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Diagnostic Puzzlers: A case of new-onset wheezing during pregnancy

Diagnostic Puzzlers: A case of new-onset wheezing during pregnancy

A 24-year-old Korean woman, who was 20 weeks' pregnant, was referred to an allergist for an elimination diet and evaluation of the risk of allergies to her unborn child. She had a several-year history of perennial allergic rhinitis with seasonal exacerbations.

One year earlier, she had undergone skin testing; the results were positive for allergy to animal dander, dust mite, and pollens. She took loratadine/pseudoephedrine for 4 months, with good results. Results of skin tests were also positive for allergy to milk and soy, and she had nonbloody diarrhea after ingestion of these foods.

Before her office visit, she discontinued loratadine and reported nonproductive nocturnal cough and wheezing. She denied a history of cardiac problems, asthma, and other lung diseases. She also denied shortness of breath, rhinorrhea, fever, pain, vomiting, rashes, and ankle swelling. She was receiving regular prenatal care and vitamins.

The patient was a nonsmoker, worked as a data entry coordinator, and had a pet rat. Her family history was unknown because she was adopted. Her past medical history revealed mild depression and an allergic reaction to penicillin.

On physical examination, the patient's respiration rate was 16 breaths per minute; heart rate, 93 beats per minute; and blood pressure, 127/81 mm Hg. She was in no distress. Her nasal mucosa was pale, and there was no swelling. She had good respiratory effort, with bilateral lower lobe wheezing on expiration. There were no rales.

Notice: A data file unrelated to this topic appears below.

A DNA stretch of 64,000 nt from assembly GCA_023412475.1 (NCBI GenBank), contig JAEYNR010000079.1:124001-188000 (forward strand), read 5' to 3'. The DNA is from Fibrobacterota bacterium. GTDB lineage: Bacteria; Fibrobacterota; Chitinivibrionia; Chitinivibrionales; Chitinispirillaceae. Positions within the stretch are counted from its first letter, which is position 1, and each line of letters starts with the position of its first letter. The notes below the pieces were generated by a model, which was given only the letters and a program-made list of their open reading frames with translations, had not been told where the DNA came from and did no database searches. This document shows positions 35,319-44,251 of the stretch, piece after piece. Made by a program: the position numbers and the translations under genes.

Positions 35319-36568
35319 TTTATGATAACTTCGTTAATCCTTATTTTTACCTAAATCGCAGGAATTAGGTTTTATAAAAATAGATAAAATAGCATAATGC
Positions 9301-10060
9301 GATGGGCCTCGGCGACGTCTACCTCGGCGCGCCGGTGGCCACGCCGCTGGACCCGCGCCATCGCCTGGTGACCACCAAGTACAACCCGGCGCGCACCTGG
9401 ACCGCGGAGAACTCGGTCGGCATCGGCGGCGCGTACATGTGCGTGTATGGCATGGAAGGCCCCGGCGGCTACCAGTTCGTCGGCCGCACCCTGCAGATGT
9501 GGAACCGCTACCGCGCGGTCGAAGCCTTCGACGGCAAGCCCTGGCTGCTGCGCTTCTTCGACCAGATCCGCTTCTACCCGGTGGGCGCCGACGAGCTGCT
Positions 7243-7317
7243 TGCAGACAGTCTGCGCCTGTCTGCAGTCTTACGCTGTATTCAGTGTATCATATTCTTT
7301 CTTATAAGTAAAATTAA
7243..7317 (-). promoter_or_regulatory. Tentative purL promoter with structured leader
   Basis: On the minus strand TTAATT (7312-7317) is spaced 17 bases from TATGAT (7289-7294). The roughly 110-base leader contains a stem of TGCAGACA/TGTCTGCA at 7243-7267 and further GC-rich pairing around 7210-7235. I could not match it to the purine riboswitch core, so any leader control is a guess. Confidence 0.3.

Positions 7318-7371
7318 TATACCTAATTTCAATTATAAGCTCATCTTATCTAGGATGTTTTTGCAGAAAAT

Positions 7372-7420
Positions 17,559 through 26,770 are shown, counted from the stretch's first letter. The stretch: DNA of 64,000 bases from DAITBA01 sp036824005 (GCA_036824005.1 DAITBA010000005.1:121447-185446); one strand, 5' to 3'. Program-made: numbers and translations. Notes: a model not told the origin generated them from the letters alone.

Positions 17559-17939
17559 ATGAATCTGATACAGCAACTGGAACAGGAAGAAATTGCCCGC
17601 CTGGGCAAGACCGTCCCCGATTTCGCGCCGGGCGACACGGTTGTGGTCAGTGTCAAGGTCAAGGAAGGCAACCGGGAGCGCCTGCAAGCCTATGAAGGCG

Findings from the cardiac examination were normal, and there was no clubbing, cyanosis, or edema. Her abdomen was round and nontender, with normal bowel sounds and no ascites.

Spirometric results were normal: forced vital capacity (FVC) was 81% of predicted; forced expiratory volume in 1 second (FEV1), 84% of predicted; and forced expiratory flow between 25% and 75% of vital capacity (FEF25%-75%), 76% of predicted. After the patient had received 0.5 mg of nebulized albuterol, the FEV1 increased to 87% of predicted and the FEF25%-75% increased by 21%. By the time auscultation was repeated, the wheezing had resolved. Chest radiography was deferred because of pregnancy.

A presumptive diagnosis of asthma was made. She was given 400 µg of budesonide twice daily via a dry-powder inhaler and albuterol, as needed.

At a follow-up visit after 8 weeks, the patient reported mild symptoms of a viral upper respiratory tract infection with cough but no wheezing. Her FEV1 was 88% of predicted. She continued taking budesonide and albuterol (as needed) for 8 weeks. At her follow-up visit, she denied nocturnal cough and wheezing and reported that she had not taken albuterol. This time, her FEV1 was 85% of predicted.

The patient was instructed to continue taking the same medications and to return for follow-up after delivery. One week later (37 weeks' gestation), she presented to her obstetrician, complaining about progressive shortness of breath over the past 4 days, which had not been relieved by taking albuterol. The patient was admitted to the hospital.

On admission, the patient appeared to be in respiratory distress. Her blood pressure was 137/98 mm Hg; pulse rate, 124 beats per minute; and respiration rate, 48 breaths per minute. She had trace peripheral edema. Her lungs were clear to auscultation.

Figure 1 is the patient's preadmission chest radiograph.

What do you suspect? How would you proceed?

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